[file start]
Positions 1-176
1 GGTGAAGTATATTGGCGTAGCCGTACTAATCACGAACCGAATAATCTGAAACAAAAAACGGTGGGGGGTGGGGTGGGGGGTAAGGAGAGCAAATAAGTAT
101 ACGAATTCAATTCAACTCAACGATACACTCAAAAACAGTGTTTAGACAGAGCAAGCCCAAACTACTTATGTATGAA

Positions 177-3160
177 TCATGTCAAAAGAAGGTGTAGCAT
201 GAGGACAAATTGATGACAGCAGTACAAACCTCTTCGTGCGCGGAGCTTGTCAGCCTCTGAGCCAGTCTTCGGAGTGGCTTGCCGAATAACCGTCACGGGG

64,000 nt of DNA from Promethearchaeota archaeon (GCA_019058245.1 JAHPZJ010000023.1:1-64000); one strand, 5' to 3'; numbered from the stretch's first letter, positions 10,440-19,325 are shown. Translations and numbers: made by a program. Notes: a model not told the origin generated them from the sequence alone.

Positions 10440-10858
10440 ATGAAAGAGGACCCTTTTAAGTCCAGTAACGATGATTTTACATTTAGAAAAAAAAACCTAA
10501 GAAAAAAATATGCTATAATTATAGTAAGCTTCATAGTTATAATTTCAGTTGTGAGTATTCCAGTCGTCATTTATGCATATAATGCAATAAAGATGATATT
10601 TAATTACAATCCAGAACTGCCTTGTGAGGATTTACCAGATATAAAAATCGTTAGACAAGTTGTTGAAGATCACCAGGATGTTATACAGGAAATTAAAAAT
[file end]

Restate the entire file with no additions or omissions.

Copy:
Positions 1-176
1 GGTGAAGTATATTGGCGTAGCCGTACTAATCACGAACCGAATAATCTGAAACAAAAAACGGTGGGGGGTGGGGTGGGGGGTAAGGAGAGCAAATAAGTAT
101 ACGAATTCAATTCAACTCAACGATACACTCAAAAACAGTGTTTAGACAGAGCAAGCCCAAACTACTTATGTATGAA

Positions 177-3160
177 TCATGTCAAAAGAAGGTGTAGCAT
201 GAGGACAAATTGATGACAGCAGTACAAACCTCTTCGTGCGCGGAGCTTGTCAGCCTCTGAGCCAGTCTTCGGAGTGGCTTGCCGAATAACCGTCACGGGG

64,000 nt of DNA from Promethearchaeota archaeon (GCA_019058245.1 JAHPZJ010000023.1:1-64000); one strand, 5' to 3'; numbered from the stretch's first letter, positions 10,440-19,325 are shown. Translations and numbers: made by a program. Notes: a model not told the origin generated them from the sequence alone.

Positions 10440-10858
10440 ATGAAAGAGGACCCTTTTAAGTCCAGTAACGATGATTTTACATTTAGAAAAAAAAACCTAA
10501 GAAAAAAATATGCTATAATTATAGTAAGCTTCATAGTTATAATTTCAGTTGTGAGTATTCCAGTCGTCATTTATGCATATAATGCAATAAAGATGATATT
10601 TAATTACAATCCAGAACTGCCTTGTGAGGATTTACCAGATATAAAAATCGTTAGACAAGTTGTTGAAGATCACCAGGATGTTATACAGGAAATTAAAAAT